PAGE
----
Precepts to use in everyday life

1. Think for yourself, 2. Be yourself, 3. Speak up, 4. Feel free to agree and disagree, 5. Be honest with yourself and others, 6. Be open-minded, 7. Avoid being judgmental and 8. Question everything - even your own thinking.

TOK Essay Titles Nov 2017

Sunday, April 12, 2015

ToK Prescribed Essay Title (Nov 2015): Question 4

“In some areas of knowledge we try to reduce a complex whole to simple components, but in others we try to integrate simple components into a complex whole.” Discuss this distinction with reference to two areas of knowledge.

[Note: A version of this post appeared here on Sept 19 2013.]

Sweet is the lore which Nature brings;
Our meddling intellect
Mis-shapes the beauteous forms of things:--
We murder to dissect.

(From 'The Tables Turned', by William Wordsworth)

These lines are from a pair of poems in Wordsworth's Lyrical Ballads, which encapsulate the central tension between emotion and reason within his revolutionary project of writing poetry which we have come to know as belonging to the 'Romantic Period'.

In these lines, Wordsworth appears to argue against the 'meddling intellect' of the learned community of minds in 18th Century Age of Enlightenment whose focus on Reason has been at the expense of human empathy.  Wordsworth's criticism seems to be aimed specifically at the scientific spirit whose need to discover the laws of nature have led only to one thing: the destruction of the natural environment.  He was quite possibly pointing to the mass industrialisation and its adverse effects on society which was made possible by the very scientific discoveries made by intellectuals such a Newton in the 17th Century.  Newton's laws of motion not only gave us a mechanistic view of the world, but also gave us a means of controlling and shaping that world to our most immediate social and economic needs.

The last line of the verse stands out, however, as underlining the main thrust of Wordsworth's criticism of the scientific urge for new knowledge: science, in its attempt to know how the natural world works, is a form of 'murder'; it fails to see natural objects, or even the natural world, in their wholeness.  By trying to find the essence of life by dissecting nature into its parts, we kill that essence. The life force of nature is something more than its individual parts.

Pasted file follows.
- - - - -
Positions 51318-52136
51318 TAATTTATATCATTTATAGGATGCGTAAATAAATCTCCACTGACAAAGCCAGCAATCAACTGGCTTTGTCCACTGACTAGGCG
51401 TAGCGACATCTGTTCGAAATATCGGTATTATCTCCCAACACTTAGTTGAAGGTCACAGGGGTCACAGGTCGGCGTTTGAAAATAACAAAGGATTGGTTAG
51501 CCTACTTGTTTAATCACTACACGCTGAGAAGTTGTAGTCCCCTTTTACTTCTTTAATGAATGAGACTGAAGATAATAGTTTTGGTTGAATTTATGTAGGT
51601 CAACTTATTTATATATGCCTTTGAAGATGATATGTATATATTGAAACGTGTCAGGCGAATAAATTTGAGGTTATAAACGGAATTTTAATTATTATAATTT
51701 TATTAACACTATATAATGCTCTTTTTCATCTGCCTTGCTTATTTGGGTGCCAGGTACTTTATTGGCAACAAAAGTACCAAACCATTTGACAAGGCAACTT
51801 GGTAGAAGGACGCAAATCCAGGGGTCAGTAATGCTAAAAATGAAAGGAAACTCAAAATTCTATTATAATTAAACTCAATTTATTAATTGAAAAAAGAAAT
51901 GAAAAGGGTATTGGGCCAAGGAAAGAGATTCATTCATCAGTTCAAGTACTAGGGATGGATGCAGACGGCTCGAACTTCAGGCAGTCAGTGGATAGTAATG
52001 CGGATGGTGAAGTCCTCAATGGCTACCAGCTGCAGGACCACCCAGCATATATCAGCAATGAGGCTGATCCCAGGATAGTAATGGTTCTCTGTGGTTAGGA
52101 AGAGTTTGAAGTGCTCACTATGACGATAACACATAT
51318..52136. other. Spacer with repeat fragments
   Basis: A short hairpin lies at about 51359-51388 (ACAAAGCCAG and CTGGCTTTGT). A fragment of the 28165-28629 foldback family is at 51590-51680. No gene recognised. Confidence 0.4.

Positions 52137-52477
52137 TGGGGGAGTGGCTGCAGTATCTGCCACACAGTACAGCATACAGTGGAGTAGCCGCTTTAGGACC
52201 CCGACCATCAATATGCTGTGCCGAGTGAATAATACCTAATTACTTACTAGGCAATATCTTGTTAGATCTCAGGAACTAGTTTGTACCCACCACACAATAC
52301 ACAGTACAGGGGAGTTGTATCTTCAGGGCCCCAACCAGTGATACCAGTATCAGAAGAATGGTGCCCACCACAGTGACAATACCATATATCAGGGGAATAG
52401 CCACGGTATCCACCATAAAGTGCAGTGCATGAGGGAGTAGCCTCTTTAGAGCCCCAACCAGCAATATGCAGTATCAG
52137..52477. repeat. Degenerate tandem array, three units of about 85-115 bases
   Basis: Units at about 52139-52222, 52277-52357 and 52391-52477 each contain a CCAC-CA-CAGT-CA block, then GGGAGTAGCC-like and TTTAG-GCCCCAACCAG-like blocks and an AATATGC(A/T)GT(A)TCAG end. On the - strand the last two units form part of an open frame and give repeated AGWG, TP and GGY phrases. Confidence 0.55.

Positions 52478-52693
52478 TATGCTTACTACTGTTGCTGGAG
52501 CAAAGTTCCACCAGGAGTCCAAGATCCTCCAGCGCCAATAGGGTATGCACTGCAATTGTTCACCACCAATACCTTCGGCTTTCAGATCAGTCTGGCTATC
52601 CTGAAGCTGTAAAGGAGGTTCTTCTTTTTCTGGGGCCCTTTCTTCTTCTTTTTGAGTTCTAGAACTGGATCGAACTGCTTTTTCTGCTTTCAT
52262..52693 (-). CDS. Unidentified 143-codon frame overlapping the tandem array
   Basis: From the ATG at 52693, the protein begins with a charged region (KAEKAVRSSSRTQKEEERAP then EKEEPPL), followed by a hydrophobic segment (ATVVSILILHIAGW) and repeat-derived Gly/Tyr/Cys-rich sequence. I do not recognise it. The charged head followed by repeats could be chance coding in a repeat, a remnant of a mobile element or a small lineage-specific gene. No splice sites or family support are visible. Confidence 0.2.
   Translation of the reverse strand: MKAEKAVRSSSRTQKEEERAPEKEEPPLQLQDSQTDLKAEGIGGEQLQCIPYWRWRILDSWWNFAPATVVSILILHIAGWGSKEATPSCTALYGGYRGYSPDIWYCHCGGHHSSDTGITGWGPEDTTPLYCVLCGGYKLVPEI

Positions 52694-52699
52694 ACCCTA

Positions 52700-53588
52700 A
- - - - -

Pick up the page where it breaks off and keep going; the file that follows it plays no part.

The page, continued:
Wordsworth's lines appear to make two assumptions: first, that what makes nature work in the way that it does somehow inheres invisibly in natural objects like a hidden essence or soul-like element just waiting to be seen, without physical interference, by someone who has the right skills (this is the 'essentialist' assumption).  And second, Wordsworth doesn't seem to take into account that science works in both directions: reducing things to their simple parts and putting them back together in imaginative and often more efficient ways.  So one of the key knowledge questions embedded in this question are: in what ways do the parts of an object relate to the whole?  To what extent is a natural object more than the sum of its parts?

Think of someone new to mechanics.  How is she going to know how an engine works?  Reading about it in theory is one half of the job.  If, however, she takes an existing engine apart and learns about the different roles played by each physical component, in time, she’ll know enough about them and their interrelationships to put them back together in working order.  The engine is itself is nothing more than the sum of its parts.  Is this true of knowledge?  If you want to be an economist, is it enough for you to pick apart all the various facts about how an economy works (‘the engine’ of an economy’) to be able to claim that now you have economic knowledge?  What ‘more’ do you need?

Let’s continue the thought experiment.  Presumably, if our mechanic ever came across an alien engine, given sufficient time, she’d be able to learn about the individual alien components and reverse engineer the engine using components with which we’re more familiar.  This alien engine too would also be nothing more than the sum of its parts.  (Can we reverse engineer an entire economy?)

Now extend this analogy to living things.  Say human minds.  Can we reduce a mind to the component parts or physical functions and chemical reactions of the brain?  Surely a mind is MORE THAN the sum of its parts (we have discussed this idea in a series of posts under the tab ‘Consciousness’ - read posts from bottom up!).

Implicit in this Q is the idea of ‘reductionism’ or ‘materialism’, which is a view of knowledge held by most scientists: all material things can be reduced to their smallest physical particles.  Combined with this view is the idea of ‘mechanism’: to think of living things as organic machines.  Scientists who believe in reductionism tend to be ‘monists’ (only matter is real – no place for immaterial entities); whereas those who take the ‘essentialist’ position are dualists (mind is something separate from its physical and chemical brain functions).  It gets a little more complicated than this especially when you take account of recent developments in technology and AI.

Coming back to the question of mind or consciousness: if mind IS only a system of organised facts (just like a human or alien engine, the mind is a ‘brain engine’), then presumably we can reverse engineer it like any other engine (click the picture above to view the TED Talk on this issue)...

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